by AIA New York
Madeline Burke-Vigeland, FAIA, LEED AP, NCARB, Principal, Gensler, has a broad portfolio of projects and a reputation as a leader of successful collaborations with high-profile clients and peer design firms. Her development of innovative collaborative processes to enhance outcomes has resulted in an advancement of architectural standards and the execution of internationally recognized educational and cultural projects. In addition to her role as Project Director for the recently completed renovation of the iconic Ford Foundation Center for Social Justice, which won a 2020 AIANY Interiors Honor Award, she was Principal-in-Charge for the expansion project for the Museum of Modern Art and served in a similar capacity for the Vagelos Graduate and Medical Education Center at Columbia University, and most recently for the International Center of Photography at Essex Crossing. Burke-Vigeland has worked closely with the New York Public Library, the Jackie Robinson Foundation, and the New Museum. She serves as Chair of the Dean’s Council of the University of Buffalo’s School of Architecture and Planning and has lectured at the Pratt Institute, Columbia University, New York University, and Harvard University.
The Jury of Fellows of the AIA elevated Burke-Vigeland to the College of Fellows in the second category of Fellowship, which recognizes architects who have made efforts “To advance the science and art of planning and building by advancing the standards of architectural education, training, and practice,” according to the organization’s definition. Burke-Vigeland will eventually be celebrated at AIA New York’s annual New Fellows Reception, once a new date is confirmed at the Center for Architecture in the wake of COVID-19.
Q: What are some of your favorite recent projects that you’ve worked on?
A: I have been super privileged to have worked with great clients throughout my career—most recently with the Ford Foundation on a mission-driven renovation of the Roche Dinkeloo modernist landmark. Partnering with the Foundation on the transformation of their corporate headquarters into a Center for Social Justice, a vibrant hub in support of equity and inclusion, demanded a large team of experts. With Ford’s mission as our guide, the team coalesced seamlessly to create and execute a forward-thinking, yet observant, solution and as well, an incredibly rewarding project process for all.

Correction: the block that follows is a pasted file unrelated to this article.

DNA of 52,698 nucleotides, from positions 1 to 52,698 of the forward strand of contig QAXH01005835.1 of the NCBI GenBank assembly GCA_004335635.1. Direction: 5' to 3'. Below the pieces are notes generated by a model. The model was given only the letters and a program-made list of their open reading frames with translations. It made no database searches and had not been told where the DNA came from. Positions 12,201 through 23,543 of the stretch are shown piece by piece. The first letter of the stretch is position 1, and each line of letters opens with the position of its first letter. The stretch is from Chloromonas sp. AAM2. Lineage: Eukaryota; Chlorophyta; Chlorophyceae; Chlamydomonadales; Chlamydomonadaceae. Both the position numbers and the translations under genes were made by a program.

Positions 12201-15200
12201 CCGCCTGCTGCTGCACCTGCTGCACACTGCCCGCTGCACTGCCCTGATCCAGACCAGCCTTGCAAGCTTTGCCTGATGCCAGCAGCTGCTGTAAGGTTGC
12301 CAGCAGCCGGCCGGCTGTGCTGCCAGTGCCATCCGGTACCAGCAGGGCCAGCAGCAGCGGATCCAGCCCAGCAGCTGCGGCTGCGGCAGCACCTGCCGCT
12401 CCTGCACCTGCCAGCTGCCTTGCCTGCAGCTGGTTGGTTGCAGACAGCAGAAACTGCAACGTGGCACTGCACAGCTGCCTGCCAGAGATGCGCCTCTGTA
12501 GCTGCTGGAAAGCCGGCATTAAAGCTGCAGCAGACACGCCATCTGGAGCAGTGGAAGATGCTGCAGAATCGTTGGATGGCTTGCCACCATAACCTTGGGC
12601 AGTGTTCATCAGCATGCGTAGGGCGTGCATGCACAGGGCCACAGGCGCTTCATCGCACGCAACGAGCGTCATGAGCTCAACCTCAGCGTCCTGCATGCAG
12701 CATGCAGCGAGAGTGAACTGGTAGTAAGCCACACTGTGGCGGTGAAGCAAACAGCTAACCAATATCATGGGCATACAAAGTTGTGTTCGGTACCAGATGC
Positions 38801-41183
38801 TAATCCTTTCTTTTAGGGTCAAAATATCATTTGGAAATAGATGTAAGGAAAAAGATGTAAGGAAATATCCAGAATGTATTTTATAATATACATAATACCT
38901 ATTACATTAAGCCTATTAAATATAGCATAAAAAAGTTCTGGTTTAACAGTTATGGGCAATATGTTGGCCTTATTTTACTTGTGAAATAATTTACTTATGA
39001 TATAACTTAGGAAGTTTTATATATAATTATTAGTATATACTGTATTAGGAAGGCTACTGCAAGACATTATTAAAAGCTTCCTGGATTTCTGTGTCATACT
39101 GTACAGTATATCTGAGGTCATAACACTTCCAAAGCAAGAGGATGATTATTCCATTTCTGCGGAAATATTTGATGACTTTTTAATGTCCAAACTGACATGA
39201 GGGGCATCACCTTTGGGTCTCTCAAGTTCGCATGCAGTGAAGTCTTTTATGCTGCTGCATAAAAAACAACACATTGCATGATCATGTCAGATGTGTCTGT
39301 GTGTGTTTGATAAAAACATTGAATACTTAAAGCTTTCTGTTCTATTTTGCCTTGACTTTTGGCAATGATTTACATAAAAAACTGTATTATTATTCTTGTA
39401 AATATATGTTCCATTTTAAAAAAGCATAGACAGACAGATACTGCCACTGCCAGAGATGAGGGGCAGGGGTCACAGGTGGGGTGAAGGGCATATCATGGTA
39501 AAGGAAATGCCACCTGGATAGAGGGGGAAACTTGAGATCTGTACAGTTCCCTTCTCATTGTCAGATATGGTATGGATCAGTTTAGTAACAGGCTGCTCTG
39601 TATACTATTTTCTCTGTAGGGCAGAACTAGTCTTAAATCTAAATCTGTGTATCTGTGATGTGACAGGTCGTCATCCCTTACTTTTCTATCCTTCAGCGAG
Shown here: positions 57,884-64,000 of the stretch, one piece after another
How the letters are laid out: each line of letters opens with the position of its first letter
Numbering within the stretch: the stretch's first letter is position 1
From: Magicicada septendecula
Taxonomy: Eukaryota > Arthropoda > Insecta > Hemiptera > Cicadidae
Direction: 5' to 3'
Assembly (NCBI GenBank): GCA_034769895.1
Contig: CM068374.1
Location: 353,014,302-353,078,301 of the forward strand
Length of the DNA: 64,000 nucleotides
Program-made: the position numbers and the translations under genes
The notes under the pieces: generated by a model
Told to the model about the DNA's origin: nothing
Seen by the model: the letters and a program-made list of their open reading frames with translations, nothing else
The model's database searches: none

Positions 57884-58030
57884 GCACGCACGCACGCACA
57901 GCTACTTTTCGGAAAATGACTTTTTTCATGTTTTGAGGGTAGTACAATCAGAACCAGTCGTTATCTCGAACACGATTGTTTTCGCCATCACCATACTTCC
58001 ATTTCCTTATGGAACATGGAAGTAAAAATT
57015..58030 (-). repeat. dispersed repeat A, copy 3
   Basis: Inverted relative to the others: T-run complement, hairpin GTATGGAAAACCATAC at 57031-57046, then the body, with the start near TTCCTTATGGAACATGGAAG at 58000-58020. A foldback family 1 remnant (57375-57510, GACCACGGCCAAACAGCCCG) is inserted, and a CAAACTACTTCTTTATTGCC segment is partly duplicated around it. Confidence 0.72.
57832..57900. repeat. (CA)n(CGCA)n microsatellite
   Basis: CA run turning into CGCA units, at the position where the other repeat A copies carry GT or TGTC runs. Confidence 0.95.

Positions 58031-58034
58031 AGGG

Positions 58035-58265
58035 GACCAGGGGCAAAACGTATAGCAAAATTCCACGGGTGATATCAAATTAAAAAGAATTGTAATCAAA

Q: How have recent advancements in technology impacted your work?
A: Advances in technology have progressed every aspect of our profession, from the augmented and virtual visualization of design to robotic implementation. However, technology alone won’t be able to advance solutions to grand scale world problems—issues such as affordable housing require smart and efficient prefabrication and implementation and a willing social class to promote and support it.
Q: What do you see as an architect’s role—and responsibility—within our culture?
A: Simply put, I see the architect’s role as makers and educators of social good. If social good is driving our mission, we can make the world a better place.
Q: What are your thoughts on architectural education today?
A: It’s really exciting to see what is happening in architecture schools today—the focus on cross-disciplinary dialogue, including many opportunities for dual degrees, places architecture and architects at the center of world issues. It’s also great to see more diverse student populations and with this, a broader cross-section of thought leaders.
Q: What do you think are the biggest challenges, or opportunities, facing cities?
A: For the first time in our history, more people are living in urban centers than not. Yet, the more cities grow, the more we feel the consequences. At Gensler, we are focused on where we can make a difference: climate change, housing and homelessness, mobility and connected cities. As architects, we have the unique opportunity to make transformational change. Design solutions need to be focused on resiliency and eliminating greenhouse gases; creating temporary supportive housing, as well as long-term permanent solutions; rethinking roadways, and streetscapes in a way that gives space back to people; and harnessing technology to create intelligent and highly adaptive spaces that better the human experience.
Editors’ Note: This feature is part of a series celebrating the members of the American Institute of Architects (AIA) New York Chapter who are elevated each year to the AIA College of Fellows, an honor awarded to members who have made significant contributions to both the profession and society. Learn more about Fellowship here.